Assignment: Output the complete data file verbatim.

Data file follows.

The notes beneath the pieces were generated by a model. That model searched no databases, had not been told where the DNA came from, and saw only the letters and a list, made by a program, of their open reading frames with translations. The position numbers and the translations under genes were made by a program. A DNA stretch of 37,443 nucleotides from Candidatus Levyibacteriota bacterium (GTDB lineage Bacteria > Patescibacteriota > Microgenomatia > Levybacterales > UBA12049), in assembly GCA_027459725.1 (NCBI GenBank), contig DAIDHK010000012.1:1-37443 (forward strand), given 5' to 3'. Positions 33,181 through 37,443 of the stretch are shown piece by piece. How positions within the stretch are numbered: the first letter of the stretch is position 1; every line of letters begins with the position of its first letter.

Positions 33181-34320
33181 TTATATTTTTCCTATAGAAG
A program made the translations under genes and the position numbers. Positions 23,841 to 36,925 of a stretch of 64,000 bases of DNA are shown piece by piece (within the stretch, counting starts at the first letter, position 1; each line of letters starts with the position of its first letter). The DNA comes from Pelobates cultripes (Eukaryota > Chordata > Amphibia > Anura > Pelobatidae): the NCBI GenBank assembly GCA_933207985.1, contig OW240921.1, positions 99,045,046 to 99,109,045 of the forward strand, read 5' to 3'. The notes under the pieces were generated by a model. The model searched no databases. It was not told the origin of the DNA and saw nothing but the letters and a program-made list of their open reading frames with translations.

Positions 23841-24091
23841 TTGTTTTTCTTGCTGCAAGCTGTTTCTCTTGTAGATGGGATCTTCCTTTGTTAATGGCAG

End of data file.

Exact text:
The notes beneath the pieces were generated by a model. That model searched no databases, had not been told where the DNA came from, and saw only the letters and a list, made by a program, of their open reading frames with translations. The position numbers and the translations under genes were made by a program. A DNA stretch of 37,443 nucleotides from Candidatus Levyibacteriota bacterium (GTDB lineage Bacteria > Patescibacteriota > Microgenomatia > Levybacterales > UBA12049), in assembly GCA_027459725.1 (NCBI GenBank), contig DAIDHK010000012.1:1-37443 (forward strand), given 5' to 3'. Positions 33,181 through 37,443 of the stretch are shown piece by piece. How positions within the stretch are numbered: the first letter of the stretch is position 1; every line of letters begins with the position of its first letter.

Positions 33181-34320
33181 TTATATTTTTCCTATAGAAG
A program made the translations under genes and the position numbers. Positions 23,841 to 36,925 of a stretch of 64,000 bases of DNA are shown piece by piece (within the stretch, counting starts at the first letter, position 1; each line of letters starts with the position of its first letter). The DNA comes from Pelobates cultripes (Eukaryota > Chordata > Amphibia > Anura > Pelobatidae): the NCBI GenBank assembly GCA_933207985.1, contig OW240921.1, positions 99,045,046 to 99,109,045 of the forward strand, read 5' to 3'. The notes under the pieces were generated by a model. The model searched no databases. It was not told the origin of the DNA and saw nothing but the letters and a program-made list of their open reading frames with translations.

Positions 23841-24091
23841 TTGTTTTTCTTGCTGCAAGCTGTTTCTCTTGTAGATGGGATCTTCCTTTGTTAATGGCAG